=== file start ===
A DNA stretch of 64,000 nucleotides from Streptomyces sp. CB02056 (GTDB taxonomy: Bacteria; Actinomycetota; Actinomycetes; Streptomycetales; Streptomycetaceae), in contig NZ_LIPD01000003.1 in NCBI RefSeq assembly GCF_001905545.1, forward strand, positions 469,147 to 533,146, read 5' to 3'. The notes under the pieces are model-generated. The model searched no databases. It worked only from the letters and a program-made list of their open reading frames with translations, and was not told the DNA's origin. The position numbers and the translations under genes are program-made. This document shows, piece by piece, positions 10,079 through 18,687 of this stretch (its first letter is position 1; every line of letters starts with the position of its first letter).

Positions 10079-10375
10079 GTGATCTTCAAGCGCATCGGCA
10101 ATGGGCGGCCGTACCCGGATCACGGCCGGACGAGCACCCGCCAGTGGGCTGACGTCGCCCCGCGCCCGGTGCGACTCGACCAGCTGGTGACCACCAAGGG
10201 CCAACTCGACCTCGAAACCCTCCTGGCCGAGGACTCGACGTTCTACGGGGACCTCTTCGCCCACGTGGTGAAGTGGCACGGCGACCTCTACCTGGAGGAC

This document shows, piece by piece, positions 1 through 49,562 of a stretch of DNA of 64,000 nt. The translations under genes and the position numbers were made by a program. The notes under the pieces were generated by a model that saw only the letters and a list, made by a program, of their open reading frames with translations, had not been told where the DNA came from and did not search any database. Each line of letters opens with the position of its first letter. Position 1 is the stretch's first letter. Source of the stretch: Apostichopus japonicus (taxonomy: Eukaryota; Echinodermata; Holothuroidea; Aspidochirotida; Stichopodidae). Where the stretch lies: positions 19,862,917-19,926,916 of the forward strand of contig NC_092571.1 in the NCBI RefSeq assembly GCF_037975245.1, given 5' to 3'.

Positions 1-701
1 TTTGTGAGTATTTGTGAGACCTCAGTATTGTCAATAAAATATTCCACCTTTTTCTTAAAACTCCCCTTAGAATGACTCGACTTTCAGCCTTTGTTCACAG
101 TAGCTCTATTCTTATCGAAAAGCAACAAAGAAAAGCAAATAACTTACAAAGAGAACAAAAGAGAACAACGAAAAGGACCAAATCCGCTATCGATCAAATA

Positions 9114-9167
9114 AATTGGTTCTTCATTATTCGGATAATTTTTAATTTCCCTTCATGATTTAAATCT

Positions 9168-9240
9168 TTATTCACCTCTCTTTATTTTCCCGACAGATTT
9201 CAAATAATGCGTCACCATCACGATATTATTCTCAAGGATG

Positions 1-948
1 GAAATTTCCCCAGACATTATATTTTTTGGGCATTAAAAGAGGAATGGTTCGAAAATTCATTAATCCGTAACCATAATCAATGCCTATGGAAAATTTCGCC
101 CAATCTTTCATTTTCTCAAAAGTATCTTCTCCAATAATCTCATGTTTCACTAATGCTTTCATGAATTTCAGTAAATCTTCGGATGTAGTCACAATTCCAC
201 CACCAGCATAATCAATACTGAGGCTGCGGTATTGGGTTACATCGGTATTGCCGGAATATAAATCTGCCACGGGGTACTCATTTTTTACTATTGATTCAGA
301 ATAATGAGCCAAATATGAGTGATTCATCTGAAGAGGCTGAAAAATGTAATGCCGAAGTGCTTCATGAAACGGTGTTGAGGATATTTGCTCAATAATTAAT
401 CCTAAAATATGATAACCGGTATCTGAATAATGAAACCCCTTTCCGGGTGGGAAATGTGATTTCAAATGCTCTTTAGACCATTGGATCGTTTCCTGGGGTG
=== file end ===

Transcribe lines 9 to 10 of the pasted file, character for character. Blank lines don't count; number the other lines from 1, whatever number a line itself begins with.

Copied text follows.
101 TAGCTCTATTCTTATCGAAAAGCAACAAAGAAAAGCAAATAACTTACAAAGAGAACAAAAGAGAACAACGAAAAGGACCAAATCCGCTATCGATCAAATA

Positions 9114-9167